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Workers at more than a dozen major U.S. airports are planning a 24-hour fast beginning today, one of the busiest travel days of the year, hoping to draw attention to their fight for an increase in wages and union rights.
Airport workers in Atlanta, Chicago, Los Angeles, New York, Denver, Minneapolis, San Francisco, Philadelphia, Boston, Newark, Fort Lauderdale, Washington, D.C., Cleveland and Columbus are participating in the fast. They will be wearing purple shirts and buttons that say "Ask Me Why I'm Fasting" in the hopes of galvanizing the traveling public who will be out in force for the Thanksgiving holiday travel period.
Airport workers include terminal cleaners, cabin cleaners, skycaps, wheelchair agents, customer service agents, terminal security officers, ramp workers and baggage handlers.
In addition to a $15 an hour minimum wage, the workers are seeking to unionize - which, they claim, has been suppressed by management - as well as health care and retirement benefits.
"On an average day, I move nearly 21,000 pounds worth of bags and I am proud of the work I do every day to make sure passengers can get to their loved ones but I only make about $8 an hour," said Tranden Baccus, 33, who works two full-time baggage-handler jobs at Reagan National for airline contractors Eulen America and PrimeFlight. Baccus' statement was provided by the Service Employees International Union (SEIU). "We are fasting for a good cause. I believe in $15 and union rights and that's what we need so we can care for our families and make sure the passengers are cared for the right way."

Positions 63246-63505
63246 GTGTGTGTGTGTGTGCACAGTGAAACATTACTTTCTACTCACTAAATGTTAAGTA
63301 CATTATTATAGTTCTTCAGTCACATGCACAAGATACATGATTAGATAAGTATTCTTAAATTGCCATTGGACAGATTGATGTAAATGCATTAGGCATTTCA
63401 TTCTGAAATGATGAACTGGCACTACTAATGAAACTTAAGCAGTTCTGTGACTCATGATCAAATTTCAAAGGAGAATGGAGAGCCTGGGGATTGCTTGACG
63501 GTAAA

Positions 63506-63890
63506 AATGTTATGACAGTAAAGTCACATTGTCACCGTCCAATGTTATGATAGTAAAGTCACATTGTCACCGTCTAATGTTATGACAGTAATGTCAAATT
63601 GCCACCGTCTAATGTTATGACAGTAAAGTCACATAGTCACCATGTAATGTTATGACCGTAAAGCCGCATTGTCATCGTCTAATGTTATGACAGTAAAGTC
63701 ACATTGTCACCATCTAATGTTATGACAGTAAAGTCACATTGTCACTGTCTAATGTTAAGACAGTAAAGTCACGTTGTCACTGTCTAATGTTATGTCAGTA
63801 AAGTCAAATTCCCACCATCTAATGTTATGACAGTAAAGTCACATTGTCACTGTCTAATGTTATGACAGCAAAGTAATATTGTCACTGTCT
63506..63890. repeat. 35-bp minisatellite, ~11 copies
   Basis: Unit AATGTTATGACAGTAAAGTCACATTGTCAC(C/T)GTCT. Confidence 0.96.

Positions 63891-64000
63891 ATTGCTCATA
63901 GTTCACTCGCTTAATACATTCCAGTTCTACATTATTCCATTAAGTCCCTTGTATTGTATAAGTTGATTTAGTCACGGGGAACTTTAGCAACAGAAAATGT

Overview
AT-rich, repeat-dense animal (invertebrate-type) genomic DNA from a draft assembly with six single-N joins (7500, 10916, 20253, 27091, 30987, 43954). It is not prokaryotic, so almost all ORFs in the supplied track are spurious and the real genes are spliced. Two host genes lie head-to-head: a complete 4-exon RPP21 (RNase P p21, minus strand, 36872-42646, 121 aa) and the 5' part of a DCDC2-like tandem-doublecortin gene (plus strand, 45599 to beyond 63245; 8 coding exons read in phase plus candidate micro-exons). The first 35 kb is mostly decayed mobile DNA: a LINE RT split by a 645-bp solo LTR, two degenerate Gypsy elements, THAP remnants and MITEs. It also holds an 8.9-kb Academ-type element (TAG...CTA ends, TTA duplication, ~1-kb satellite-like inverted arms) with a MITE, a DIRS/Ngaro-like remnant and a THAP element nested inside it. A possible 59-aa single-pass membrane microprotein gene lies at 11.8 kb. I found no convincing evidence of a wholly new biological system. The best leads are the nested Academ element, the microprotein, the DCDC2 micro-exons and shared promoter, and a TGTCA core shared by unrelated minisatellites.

Thirty-seven percent of cleaning and baggage workers live in or near the poverty level, according to a University of California-Berkeley Labor Center report.
The fast comes a week after thousands of contract airport workers at the seven busiest U.S. hubs went on a mini-strike to improve conditions. The strike was coordinated in that it came mostly overnight and did not disrupt or delay any flights.
Elected officials along with community and clergy leaders joined the picket lines and lent their support.
"When someone works as hard as these workers, they deserve a livable wage that can support their families, decent benefits and the ability to represent themselves," Sen. Chuck Schumer (D-N.Y.) said in a statement.
Democratic presidential candidate Hillary Clinton wrote a letter to the workers last month, expressing her support for their efforts. "I'm proud to support you in calling for safe working conditions, decent benefits, and fair wages for every airport worker in the country. Airport jobs should be good jobs and together, we can make sure they are."
In a survey of 500 subcontracted passenger services workers at John F. Kennedy International, LaGuardia, and Newark Liberty International airports conducted in September 2014, the Economic Policy Institute found that 50 percent of airport employees in the region rely on some form of public assistance to survive while one in five workers report they skipped a meal within the past week because of financial reasons.
Rich Thomaselli has written for TravelPulse since 2014 and has been a professional journalist for nearly 40 years. His work has...
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